• Computercraft (minecraft mod) uses LUA as a scripting language to program tasks within the game. – Tikeb Sep 26 '16 at 14:41
• I don't really understand the fuss. Lisp can be both interpreted and compiled. We aren't here to disucss how to classify the languages and whether interpreted is a good clasisfication; we're telling OP who is unaware of this fact that language doesn't need to be compiled, but can be interpreted - and we give some languages as an example. Is Lisp interpreted? Yes. Is it compiled? Also yes! But that's outside of the scope. The answer might be inaccurate with wording, but it's fine for the purpose; it pushes OP in the right direction, and that's what counts. Here, take my +1. – MatthewRock Sep 26 '16 at 15:30
• Well even if a language is compile-only, what stops you from embedding an IDE, compiler and runtime into your game? Except the budget, that is. – Ordous Sep 27 '16 at 13:29
• @DanielJour While I would agree that theoretically a language can be distinct from its implementation (compiled to machine code vs compiled to bytecode for a vm), it's still a usefully time-saving assumption that C is compiled unless otherwise specified (and can you imagine the looks you'd get if you asked, "wait, compiled C or interpreted C?" every time). For the OP's purpose, he needs to look at languages that support interpretation; whether or not they can also be compiled is a non-issue because that's not how he would use it. – Blackhawk Sep 27 '16 at 18:50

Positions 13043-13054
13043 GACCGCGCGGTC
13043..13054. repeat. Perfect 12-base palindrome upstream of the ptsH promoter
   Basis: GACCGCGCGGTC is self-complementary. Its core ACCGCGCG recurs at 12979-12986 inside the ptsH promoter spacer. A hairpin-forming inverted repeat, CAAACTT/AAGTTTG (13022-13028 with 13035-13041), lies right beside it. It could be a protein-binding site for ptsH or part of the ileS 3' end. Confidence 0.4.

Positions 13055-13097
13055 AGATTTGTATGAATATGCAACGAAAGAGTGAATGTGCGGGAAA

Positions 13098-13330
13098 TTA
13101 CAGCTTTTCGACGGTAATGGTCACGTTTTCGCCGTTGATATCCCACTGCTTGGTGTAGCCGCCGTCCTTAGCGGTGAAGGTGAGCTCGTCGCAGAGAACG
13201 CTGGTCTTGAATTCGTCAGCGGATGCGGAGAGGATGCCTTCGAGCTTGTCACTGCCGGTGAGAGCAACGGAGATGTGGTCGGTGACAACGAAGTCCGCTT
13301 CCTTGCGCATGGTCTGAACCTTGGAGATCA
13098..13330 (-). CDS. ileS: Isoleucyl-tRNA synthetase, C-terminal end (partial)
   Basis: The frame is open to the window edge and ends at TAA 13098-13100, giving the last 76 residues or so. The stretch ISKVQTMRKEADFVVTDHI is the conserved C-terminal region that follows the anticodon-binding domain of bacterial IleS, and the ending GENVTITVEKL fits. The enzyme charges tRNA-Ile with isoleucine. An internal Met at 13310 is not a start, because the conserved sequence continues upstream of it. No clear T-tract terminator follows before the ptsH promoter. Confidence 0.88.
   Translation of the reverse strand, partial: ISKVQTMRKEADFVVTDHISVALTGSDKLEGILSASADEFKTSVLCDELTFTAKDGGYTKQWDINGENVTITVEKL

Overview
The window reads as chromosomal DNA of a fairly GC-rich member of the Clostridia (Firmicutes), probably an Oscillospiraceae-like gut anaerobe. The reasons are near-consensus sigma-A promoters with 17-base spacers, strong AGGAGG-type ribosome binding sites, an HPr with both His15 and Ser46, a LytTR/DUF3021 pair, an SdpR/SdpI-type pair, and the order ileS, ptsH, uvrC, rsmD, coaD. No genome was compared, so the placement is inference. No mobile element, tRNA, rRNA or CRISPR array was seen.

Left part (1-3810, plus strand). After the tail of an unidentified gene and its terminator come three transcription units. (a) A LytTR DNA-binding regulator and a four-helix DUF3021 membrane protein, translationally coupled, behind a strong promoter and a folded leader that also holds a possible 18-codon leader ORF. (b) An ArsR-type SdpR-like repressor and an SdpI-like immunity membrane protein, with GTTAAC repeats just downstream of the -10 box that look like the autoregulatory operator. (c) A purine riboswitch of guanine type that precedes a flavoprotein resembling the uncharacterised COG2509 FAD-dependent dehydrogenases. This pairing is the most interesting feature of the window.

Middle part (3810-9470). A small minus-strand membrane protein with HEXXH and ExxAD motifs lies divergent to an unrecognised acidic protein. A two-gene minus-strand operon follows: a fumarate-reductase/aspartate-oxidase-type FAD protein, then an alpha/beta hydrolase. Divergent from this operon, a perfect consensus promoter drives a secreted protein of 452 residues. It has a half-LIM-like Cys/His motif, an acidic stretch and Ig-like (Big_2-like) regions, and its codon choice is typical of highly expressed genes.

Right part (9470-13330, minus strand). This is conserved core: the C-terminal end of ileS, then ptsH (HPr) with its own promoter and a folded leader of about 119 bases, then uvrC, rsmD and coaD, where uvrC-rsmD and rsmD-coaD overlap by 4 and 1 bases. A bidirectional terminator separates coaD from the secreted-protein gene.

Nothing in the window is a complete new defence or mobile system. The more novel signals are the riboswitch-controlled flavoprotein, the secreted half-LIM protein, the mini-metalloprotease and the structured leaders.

Embedded language is the proper technical term. In practice, languages which are used inside other applications (such as games) are often referred to as scripting or even interpreted languages, although they should not necessarily be interpreted or used for automating routine tasks. Googling "scripting languages for games" would probably yield more useful results than searching for "embedded languages".

You are looking for a way to change the code into some actions. This is precisely what interpreters are doing.

Take a look at Python. You run it, and bam! You land in REPL(Read Eval Print Loop).

You define a function "hello" which prints "Hello, world". And there you have it!

Notice that you didn't compile anything; interpreter did some magic to create function on the fly (during the runtime) and now you are able to call it.

The same applies to games. Instead of having a REPL, you have a game with REPL module. The game probably starts the REPL and then runs everything else in this REPL, so you have access to the data and can actively modify it.

If you are working with huge languages like C++, they tend to be less dynamic and probably compiled. You want some easier. You either create your own language, or use some existing(like CoffeScript, Squirrel, Lua, Scheme, ...)

These are often called scripting languages, since you use them to write scripts that are built upon the game engine developed in some other language(e.g. C++).

If the in-game programming language was only designed for the purpose of the game, then it is a domain specific language.